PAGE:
This is article #515 (2013) being repeated at the request of consumer advocate, John Stewart, as a public service advisory.
My world is shrinking! I’ve watched it diminish over the last several decades. And it’s not just my muscle tone, agility and recollection abilities that are shrinking. It’s the things I buy as well. Especially in the grocery store.
Bread, for example. I plopped a piece of baloney on a slice of bread the other day; it hung over the edge. The baloney was bigger than the bread!
“Did baloney get bigger?” I wondered.
When I took a close look at the bread, I got my answer; it was smaller than it used to be. Something I wouldn’t have noticed if I’d opted for a healthier lunch, like peanut butter and jelly. But, I had been in a gourmet mood; baloney was the obvious choice.
I guess I shouldn’t be surprised. All food products are getting smaller – the cereal boxes look the same as they always did, but they’re thinner and have less cereal inside. The food processors didn’t think we would notice. Canned vegetables, too. The standard can was 16 ounces. Now, it’s 14 or 15 depending on who’s doing the canning. The six-ounce can of tuna fish went on a diet: it’s down to 5-ounces now.
It’s nibbling away our grocery money, this shrinking thing. Most of us haven’t noticed, at least unobservant shoppers like me. I sense it; the can or box feels different, but I don’t have a reference point to compare it to.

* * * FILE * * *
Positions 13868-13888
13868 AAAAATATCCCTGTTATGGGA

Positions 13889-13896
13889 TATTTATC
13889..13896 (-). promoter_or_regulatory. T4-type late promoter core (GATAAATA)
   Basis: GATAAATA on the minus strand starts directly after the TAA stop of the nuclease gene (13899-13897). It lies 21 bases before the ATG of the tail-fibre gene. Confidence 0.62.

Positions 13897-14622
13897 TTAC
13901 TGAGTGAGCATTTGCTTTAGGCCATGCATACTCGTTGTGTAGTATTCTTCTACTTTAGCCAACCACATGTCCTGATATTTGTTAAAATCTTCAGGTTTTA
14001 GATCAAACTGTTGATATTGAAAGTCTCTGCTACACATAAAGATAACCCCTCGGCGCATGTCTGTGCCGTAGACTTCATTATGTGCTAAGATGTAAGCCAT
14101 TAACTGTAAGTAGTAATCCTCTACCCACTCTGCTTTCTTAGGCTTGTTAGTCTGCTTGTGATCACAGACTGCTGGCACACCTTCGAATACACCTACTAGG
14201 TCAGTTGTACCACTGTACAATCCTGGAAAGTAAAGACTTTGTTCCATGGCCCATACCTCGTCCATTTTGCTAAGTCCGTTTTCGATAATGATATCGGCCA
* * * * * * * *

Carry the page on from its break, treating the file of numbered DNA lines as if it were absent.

Until the baloney hung over the edge of my bread. Then I started checking. The one item I was sure I knew the size of was a five-pound bag of sugar. I was shocked! Sugar is now sold in four-pound bags.
That really got me. It messes up my weight reference point. For years I’ve judged the weight of things by comparing them to a bag of sugar.
“How much does that puppy weigh?”
I’d pick it up; compare it to my memory of a bag of sugar and conclude, “It feels about seven pounds.”
Now I’m off by 20%.
It’s rampant, this downsizing of food packages. If the container isn’t smaller, then it’s modified so it holds less of the product. Saltine crackers for instance. Today’s box contains 15% fewer crackers! (And 30% more wax paper.) They place the crackers in multiple sleeves, add more packing material and run an ad campaign that emphasizes the freshness. The same thing has happened to graham crackers. Same box, less stuff.
Some food processors have jumped on the “green” bandwagon. They use slogans and ads to claim their package is environmentally friendly. (Instead of just saying the container is smaller.) Milk is one of the few products they haven’t messed with.
But, just down the cooler a few feet are cartons of orange juice that have. They look the same. But, if you check the label you’ll discover they’ve been downsized, from 64 ounces to 59 ounces! It’s a magic show! The magicians (food processors) distract us with pretty colors, statements of freshness and overstated “new and improved” claims.
But, instead of pulling a quarter out of our ear, they’re pulling the food out of our grocery carts. It’s kind of ironic when you think about it. Food containers are getting smaller, but we’re getting bigger!
Comments, complaints – Send to firstname.lastname@example.org.